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Going to the Movies

An Intermediate Level Conversation



Mary and Diane are in line in front of a movie theater. The movie theater has six different movies. They want to see a good movie.

Mary: I have no idea which movie is good. Do you?

Diane: Let's take a look at the posters.

Mary: We can't leave the line together. You go and I'll stay here in the line.

Diane: Okay. I'll be right back.

Diane returns shortly after she looks at the posters.

Mary: Which ones are being featured?

Diane: Altogether, six movies are showing now. I think I would like to see "The Public Enemies".

Mary: Why? Who're the actors?

Diane: Johnny Depp. I'm a big fan of him. But I don't know the actress.

Mary: I too like Johnny Depp. But why do you want to see this movie?

Diane: Because I've heard about the screen play and his acting. They both got excellent reviews.

Mary: Well. I have no choice. I'll take your word for it.

Diane: Good for you! You'll have no regrets.



the movies: idiomatic noun. Americans use "the movies" for the word "cinema", as a place where they see a film

go to the movies: idiomatic verb. To go to the cinema to see a film

line: noun. A cue of people lined up waiting for their turn to buy a product or service

in line or on line: adverbial phrase. Being in a cue of people

in front of: prepositional phrase (see prepositions). Before something, somebody or a place. In front of the building, in front of my husband

movie theater: compound noun. A place where we see movies

be right back: verbal phrase. To come back immediately

take a look at: prepositional verb and idiomatic verb. To view an object to get an idea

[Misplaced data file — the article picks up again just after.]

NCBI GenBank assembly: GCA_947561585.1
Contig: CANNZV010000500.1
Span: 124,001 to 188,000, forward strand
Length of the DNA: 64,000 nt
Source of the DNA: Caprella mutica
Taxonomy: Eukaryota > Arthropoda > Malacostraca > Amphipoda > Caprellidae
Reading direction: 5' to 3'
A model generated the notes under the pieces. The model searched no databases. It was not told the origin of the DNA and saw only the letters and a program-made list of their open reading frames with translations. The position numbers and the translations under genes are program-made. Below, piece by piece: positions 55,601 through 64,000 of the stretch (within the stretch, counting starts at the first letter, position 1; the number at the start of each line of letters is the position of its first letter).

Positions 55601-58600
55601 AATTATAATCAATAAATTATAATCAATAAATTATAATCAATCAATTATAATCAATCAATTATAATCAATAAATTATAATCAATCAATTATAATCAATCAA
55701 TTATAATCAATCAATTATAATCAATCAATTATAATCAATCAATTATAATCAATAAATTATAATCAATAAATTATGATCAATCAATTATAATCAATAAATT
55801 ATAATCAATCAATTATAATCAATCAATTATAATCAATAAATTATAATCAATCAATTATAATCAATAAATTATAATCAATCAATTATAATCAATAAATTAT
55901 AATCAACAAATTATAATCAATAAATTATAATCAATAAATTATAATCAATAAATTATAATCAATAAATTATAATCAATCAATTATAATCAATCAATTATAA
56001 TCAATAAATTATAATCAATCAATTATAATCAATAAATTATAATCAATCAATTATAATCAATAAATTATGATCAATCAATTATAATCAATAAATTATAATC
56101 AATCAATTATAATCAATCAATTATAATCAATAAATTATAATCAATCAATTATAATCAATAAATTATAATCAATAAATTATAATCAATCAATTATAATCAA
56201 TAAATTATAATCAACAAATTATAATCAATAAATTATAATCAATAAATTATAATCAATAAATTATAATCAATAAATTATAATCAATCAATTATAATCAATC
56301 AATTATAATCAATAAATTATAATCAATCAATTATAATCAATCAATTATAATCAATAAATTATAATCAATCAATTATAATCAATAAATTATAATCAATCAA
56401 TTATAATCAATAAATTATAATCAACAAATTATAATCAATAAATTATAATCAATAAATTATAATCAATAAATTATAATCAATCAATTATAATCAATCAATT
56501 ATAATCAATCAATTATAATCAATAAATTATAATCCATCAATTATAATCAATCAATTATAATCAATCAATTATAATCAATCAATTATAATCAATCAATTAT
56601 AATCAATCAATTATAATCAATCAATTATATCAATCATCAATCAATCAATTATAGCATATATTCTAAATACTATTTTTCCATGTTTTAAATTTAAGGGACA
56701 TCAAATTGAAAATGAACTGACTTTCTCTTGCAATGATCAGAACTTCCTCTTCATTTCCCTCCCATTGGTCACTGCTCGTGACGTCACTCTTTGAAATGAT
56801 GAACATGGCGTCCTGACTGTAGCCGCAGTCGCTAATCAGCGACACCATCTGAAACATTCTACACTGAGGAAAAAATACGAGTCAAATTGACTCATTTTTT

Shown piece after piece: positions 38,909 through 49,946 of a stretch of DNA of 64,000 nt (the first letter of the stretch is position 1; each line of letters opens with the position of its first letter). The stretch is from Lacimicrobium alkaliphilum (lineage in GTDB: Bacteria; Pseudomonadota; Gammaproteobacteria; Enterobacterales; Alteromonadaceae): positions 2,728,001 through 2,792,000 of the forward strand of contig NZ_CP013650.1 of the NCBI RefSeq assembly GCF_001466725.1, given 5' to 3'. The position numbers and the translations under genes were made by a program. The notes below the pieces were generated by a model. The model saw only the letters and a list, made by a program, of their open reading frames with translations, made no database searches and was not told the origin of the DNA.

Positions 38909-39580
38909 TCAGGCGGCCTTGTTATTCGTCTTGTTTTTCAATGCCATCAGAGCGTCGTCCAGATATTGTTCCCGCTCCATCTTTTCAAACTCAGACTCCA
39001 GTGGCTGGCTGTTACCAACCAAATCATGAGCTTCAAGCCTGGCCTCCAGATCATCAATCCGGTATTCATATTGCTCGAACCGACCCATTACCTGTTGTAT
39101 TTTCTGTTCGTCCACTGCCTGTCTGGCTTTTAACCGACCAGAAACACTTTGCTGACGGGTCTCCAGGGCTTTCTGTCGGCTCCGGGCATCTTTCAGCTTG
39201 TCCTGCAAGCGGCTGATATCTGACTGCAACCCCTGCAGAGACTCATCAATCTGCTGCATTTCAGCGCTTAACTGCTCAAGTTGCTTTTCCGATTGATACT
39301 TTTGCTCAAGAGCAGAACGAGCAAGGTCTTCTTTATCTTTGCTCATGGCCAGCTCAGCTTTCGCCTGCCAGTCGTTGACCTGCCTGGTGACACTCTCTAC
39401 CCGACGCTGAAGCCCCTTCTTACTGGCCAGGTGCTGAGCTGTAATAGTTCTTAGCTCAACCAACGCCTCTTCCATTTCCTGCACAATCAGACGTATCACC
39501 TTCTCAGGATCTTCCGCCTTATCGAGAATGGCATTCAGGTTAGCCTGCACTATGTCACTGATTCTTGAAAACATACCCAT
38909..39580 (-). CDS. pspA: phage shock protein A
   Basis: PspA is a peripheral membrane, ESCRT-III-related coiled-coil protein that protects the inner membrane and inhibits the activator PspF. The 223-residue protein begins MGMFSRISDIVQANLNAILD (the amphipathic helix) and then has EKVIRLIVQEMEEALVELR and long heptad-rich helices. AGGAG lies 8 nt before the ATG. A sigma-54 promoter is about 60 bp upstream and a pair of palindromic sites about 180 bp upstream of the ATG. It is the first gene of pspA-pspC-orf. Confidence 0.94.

poster: noun. A large picture that advertises a product, such as a movie (in this conversation)

I would like to: verbal phrase. A polite way of saying "I want to" It takes a verb in the infinitive form at the end "I would like to + verb...". " I would like to have a Coca Cola."

feature: transitive verb. To display a product for entertainment; expose a product to the public for information or entertainment purposes. "They feature a funny show this week. Let's go to see it."

act: intransitive verb. To play a role, to perform (in this conversation)

actor: noun. A male professional performer who earns a living out of acting

actress: noun. A female professional performer who earns a living out of acting

screen play: compound noun. A written story for producing a film

be fan of somebody: To favor a famous person

review: noun. A written piece of evaluation of a product or service with all necessary information about it. "The reviews for this novel are excellent." "The reviews for this play are not very good, so I will not see it."

have no choice: idiomatic phrase. It means "I have no other alternatives to consider so I have to accept what is available." "I don't like this restaurant, but we have no choice." This sentence means: "I don't like that restaurant, but there are no other restaurants around here, so we have to go that one."

ticket: noun. A receipt of purchase of a service or show, for example, movie ticket (in this conversation)

I take your word for it: Idiomatic phrase. It means "I believe you." "I believe what you're saying."

Good for you: Idiomatic phrase. Americans use this phrase to praise someone to show appreciation for his or her behavior, performance.

have no regrets: verbal phrase. To feel good about something we have done


I'll: I will. A contraction, or a sound that is not pronounced. The spoken form of 'I will'. In spoken English, the sound 'wi' is omitted from pronunciation so 'I will' sound like 'Il'. See the video pronounciation lesson on Letter L






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